A Burst of Privatization Looks Imminent in India

India still needs reforms to bring down the cost of land, labour, capital, electricity and freight rates to the levels of its Asian rivals. The old Mr Modi was incapable of such radicalism. Might the new version have a stab at it?

October 8, 2019 • Commentary
This article appeared on Financial Times on October 8, 2019.

Is Narendra Modi the incrementalist suddenly becoming Modi the radical reformer? In his first term as Indian prime minister, from 2014–2019, Mr Modi made a number of small changes but avoided sweeping liberalisation of the economy. The first budget of his second term, presented in July, promised more of the same.

That approach is suddenly changing. Last month the government slashed the corporate tax rate from 30 per cent to 22 per cent (plus surcharges), and to 15 per cent for greenfield investments in manufacturing made by April 2023. India is at last competitive with its Asian rivals; companies exiting China have mostly moved factories to Vietnam and Bangladesh but can now consider India.

Next, some of India’s biggest and best public sector companies are about to be privatised. In his first term, Mr Modi privatised nothing. He sold minority stakes in many public companies to raise revenue, but kept management control. A halfhearted attempt to privatise Air India last year attracted no bids because of onerous sale conditions. That fiasco put privatisation on the back burner.

Today, a burst of privatisation looks imminent. Last week, a committee cleared the sale of government stakes in five companies. The matter will now go to a cabinet committee that is expected to clear it quickly, so that sales can be completed by the end of this fiscal year in March 2020. The star on the auction block, Bharat Petroleum, is India’s sixth largest company by sales. The Container Corporation of India is a major logistics company specialising in moving railway containers. The Shipping Corporation of India is the country’s biggest. The other two candidates are smaller and will probably be bought by larger public companies and don’t constitute genuine privatization. But the first three companies are highly profitable and respected.

Meanwhile, Air India is to be put up for sale again, this time without the restrictions. The government may also take over part of the airline’s huge debt to make the sale attractive.

Why has Mr Modi’s approach changed? His sweeping election victory in May has given him the political capital to take risks and the opposition is demoralised and divided. His victory has also helped to silence opponents of privatisation within his own party, notably the Bharatiya Mazdoor Sangh trade union, and the Swadeshi Jagaran Manch, an industrial‐​policy affiliate that hates Indian companies being sold to foreigners.

In his first term, Mr Modi could easily have been outvoted in the upper house, which is indirectly elected by state legislatures. But having won many state elections in the past five years, his Bharatiya Janata party is now not far from a majority there. He has won additional political capital through his takeover of Kashmir, supported by regional parties who gave him a two thirds majority even in the upper house.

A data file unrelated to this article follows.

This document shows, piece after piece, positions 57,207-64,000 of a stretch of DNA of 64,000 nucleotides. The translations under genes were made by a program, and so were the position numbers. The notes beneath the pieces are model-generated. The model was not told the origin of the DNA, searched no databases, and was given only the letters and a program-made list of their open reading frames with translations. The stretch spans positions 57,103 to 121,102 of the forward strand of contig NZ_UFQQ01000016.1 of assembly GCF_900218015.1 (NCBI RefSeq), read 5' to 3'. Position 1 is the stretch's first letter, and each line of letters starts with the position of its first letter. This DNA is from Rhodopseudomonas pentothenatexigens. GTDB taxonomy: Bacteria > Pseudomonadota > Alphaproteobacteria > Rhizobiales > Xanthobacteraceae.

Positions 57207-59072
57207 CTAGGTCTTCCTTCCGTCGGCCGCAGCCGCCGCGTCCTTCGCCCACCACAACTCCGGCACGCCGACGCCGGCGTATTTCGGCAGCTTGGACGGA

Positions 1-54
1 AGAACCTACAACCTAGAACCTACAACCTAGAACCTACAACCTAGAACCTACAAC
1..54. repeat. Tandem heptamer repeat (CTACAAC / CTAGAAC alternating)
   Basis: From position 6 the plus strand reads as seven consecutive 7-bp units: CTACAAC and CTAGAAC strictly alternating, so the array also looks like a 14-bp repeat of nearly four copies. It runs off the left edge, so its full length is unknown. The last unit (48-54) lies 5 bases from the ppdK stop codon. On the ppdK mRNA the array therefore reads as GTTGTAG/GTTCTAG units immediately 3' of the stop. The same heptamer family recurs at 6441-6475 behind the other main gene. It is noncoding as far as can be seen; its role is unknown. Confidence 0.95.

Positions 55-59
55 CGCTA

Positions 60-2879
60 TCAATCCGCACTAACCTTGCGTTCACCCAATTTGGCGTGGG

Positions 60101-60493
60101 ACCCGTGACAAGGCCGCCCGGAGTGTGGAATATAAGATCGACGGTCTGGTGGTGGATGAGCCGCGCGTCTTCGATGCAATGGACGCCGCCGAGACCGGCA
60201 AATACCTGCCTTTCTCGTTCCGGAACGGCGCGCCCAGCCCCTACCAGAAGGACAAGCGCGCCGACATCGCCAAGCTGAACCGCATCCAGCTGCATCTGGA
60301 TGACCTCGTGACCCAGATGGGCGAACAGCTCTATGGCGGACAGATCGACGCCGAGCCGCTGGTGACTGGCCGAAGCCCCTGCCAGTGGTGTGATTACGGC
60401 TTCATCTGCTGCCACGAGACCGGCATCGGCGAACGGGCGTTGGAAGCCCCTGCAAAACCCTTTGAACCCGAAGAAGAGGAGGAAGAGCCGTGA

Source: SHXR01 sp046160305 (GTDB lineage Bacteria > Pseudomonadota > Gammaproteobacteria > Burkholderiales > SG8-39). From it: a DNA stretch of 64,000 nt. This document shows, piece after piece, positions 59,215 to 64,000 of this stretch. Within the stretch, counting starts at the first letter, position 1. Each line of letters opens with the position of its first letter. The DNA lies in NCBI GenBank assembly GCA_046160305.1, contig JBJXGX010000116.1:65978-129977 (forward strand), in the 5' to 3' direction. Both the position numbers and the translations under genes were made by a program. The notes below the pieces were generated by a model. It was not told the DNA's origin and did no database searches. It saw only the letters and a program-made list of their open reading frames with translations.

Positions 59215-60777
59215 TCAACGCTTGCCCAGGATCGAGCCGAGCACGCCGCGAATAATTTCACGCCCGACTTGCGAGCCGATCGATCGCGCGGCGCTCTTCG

Mr Modi is reducing the government’s domination of the economy in other ways. He has auctioned the operation of six major airports and, despite trade union protests, auctions are planned for 20 to 25 more. Rail passenger services have long been a government monopoly, but tenders are being prepared for 150 routes to be auctioned to private parties. The hope is to attract big operators from across the world.

This will supplement the government’s “asset recycling”. Since last year, it has been auctioning rights to operate, maintain and share toll revenue from existing infrastructure — roads, ports, power stations and transmission lines. Cash from old infrastructure is recycled into new. Last March, a sale of 680km of roads fetched Rs97bn

Another reason for Mr Modi’s new radicalism is fiscal stress. To win elections he was forced to match the freebies promised by opposition parties. India has at least one state election every few months so the pressure to offer giveaways never diminishes. Mr Modi promised a grant of RS6,000 per small farmer before May’s election and has now extended it to all farmers. He also has ambitious but costly plans to provide healthcare for all.

Only creative accounting can hide the fact that the current year’s fiscal deficit will probably be more than 4 per cent of gross domestic product against the budgeted 3.3 per cent. The slowdown has badly dented tax revenue. Mr Modi is keen on fiscal prudence and his various forms of privatisation can help, apart from improving long‐​term efficiency.

India still needs reforms to bring down the cost of land, labour, capital, electricity and freight rates to the levels of its Asian rivals. The old Mr Modi was incapable of such radicalism. Might the new version have a stab at it?

About the Author